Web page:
Johann Wenzel Bergl is one of the lesser-known artists of the Central European late baroque. With the exception of his “Bergl Rooms”, the fantastical landscape paintings which have become his trademark, his extensive activities have almost been forgotten. This may on the one hand be explained with the destruction of some of his important works, on the other hand it is also due to the expressive character of his figures who reject the classical ideal. But it is certainly also caused by the decorative value of Bergl’s creations. The painter was very much aware of this quality: Besides using the highly complex technique of “al fresco” painting he was also willing to offer his customers less expensive options on dry plaster (“fresco-secco”). Bergl concealed the limited design possibilities resulting from these technical conditions with an enviable lightness. The colouristic effect he was able to achieve ranks among the top performances of this era. His handling of illusionism was equally individual. The rooms he painted with fantasy landscapes opened up the walls into the far distance, using plants to disguise the edges and transitions of real space.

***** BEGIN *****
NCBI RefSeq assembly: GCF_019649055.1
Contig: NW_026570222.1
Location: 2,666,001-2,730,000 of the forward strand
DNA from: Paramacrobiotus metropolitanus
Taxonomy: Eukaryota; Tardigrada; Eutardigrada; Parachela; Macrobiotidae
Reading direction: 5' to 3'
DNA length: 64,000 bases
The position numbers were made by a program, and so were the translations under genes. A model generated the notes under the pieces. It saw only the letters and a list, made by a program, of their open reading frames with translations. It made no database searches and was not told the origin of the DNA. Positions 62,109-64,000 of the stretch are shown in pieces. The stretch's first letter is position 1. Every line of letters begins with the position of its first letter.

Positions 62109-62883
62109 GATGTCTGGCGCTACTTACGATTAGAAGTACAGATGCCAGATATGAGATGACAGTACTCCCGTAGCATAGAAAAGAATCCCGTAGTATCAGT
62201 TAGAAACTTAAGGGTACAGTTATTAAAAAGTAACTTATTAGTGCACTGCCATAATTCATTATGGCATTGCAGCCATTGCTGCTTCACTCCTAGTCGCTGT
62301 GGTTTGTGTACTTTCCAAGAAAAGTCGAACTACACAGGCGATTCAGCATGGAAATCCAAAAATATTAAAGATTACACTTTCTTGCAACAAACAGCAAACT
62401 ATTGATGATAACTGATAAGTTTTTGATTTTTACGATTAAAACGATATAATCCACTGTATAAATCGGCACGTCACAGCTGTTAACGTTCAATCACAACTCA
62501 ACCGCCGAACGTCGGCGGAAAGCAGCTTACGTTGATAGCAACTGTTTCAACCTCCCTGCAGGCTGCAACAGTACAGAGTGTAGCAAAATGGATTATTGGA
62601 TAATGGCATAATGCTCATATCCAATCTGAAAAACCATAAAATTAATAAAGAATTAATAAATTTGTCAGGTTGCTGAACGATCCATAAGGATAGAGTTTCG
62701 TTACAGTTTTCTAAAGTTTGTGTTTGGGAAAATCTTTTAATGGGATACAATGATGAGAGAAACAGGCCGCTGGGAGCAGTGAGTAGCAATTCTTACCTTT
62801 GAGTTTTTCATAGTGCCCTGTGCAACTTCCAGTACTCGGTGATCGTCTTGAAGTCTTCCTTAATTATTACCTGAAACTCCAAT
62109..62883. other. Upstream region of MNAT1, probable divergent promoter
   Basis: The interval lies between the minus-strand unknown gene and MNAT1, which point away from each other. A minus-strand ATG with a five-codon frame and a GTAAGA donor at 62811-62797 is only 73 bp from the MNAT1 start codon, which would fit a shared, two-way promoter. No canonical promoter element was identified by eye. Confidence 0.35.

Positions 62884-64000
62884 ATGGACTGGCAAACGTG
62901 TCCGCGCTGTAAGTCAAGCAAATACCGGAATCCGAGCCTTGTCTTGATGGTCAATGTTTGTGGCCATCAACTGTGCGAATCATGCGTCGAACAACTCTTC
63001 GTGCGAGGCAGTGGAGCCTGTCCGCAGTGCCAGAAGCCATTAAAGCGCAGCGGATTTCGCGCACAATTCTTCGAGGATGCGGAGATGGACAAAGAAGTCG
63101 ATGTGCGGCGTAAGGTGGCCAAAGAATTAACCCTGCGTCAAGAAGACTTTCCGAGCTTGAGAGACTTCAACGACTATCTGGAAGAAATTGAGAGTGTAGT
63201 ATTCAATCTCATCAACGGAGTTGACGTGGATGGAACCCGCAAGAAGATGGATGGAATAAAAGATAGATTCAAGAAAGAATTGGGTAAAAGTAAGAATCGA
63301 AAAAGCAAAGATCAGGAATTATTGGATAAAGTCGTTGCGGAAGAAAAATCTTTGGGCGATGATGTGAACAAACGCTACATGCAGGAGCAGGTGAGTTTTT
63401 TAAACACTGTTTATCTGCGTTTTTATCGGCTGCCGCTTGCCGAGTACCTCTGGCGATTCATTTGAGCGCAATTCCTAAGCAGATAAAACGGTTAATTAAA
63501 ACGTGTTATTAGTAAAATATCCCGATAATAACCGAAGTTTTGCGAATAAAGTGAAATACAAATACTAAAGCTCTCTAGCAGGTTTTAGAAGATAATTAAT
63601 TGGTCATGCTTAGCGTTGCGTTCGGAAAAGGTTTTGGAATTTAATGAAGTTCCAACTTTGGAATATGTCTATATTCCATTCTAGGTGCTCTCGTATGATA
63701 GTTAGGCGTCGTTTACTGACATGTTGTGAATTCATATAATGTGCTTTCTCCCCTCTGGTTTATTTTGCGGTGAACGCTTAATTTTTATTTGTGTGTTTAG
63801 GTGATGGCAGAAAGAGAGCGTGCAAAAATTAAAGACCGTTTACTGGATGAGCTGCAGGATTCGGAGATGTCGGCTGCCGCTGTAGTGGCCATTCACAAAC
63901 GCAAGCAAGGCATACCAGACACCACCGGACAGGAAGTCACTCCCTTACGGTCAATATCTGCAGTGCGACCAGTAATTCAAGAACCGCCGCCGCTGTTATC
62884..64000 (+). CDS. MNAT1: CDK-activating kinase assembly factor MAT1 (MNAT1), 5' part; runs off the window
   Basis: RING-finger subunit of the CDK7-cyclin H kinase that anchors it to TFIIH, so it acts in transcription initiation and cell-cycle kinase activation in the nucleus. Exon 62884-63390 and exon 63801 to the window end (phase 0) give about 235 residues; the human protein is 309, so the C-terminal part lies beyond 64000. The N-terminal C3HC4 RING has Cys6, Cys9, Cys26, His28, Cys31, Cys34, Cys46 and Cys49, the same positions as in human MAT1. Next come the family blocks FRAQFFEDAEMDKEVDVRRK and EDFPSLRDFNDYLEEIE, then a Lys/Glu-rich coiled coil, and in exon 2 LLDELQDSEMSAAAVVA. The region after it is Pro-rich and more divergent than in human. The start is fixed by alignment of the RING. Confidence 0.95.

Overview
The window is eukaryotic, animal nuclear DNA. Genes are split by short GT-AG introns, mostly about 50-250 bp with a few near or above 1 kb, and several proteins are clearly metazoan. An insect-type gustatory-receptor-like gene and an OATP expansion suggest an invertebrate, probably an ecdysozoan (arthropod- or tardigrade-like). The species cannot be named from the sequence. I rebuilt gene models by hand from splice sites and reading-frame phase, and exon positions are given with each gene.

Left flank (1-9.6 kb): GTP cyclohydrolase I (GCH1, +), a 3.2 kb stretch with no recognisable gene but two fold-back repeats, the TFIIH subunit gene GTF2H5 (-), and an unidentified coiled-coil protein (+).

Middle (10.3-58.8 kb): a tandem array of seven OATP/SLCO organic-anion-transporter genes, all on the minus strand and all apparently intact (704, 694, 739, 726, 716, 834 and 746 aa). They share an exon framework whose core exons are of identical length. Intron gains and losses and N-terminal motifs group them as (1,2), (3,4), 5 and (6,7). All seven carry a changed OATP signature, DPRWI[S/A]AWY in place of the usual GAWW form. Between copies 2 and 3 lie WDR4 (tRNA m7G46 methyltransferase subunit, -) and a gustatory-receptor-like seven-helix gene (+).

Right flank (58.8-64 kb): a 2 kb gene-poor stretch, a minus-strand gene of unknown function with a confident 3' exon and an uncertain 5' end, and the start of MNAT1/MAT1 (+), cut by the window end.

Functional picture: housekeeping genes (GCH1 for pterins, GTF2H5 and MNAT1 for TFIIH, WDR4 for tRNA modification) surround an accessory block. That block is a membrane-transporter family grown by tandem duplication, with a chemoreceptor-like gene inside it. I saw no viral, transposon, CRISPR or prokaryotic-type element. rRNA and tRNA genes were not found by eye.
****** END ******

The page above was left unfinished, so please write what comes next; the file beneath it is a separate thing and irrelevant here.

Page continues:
The excellence of Johann Wenzel Bergl’s oeuvre lies in the ambivalence which waits to be discovered beneath the surface. The formulaic design hides a passionate expressiveness that reaches far beyond the boundaries of baroque conventions. Euphoric colourfulness meets deformed bodies and faces, questioning the longing for “beautiful” figures for being trivial: In the glittering and the sparkling, everything has to submit to a dynamic and constantly changing principle. In this respect, Bergl is a representative of rococo par excellence.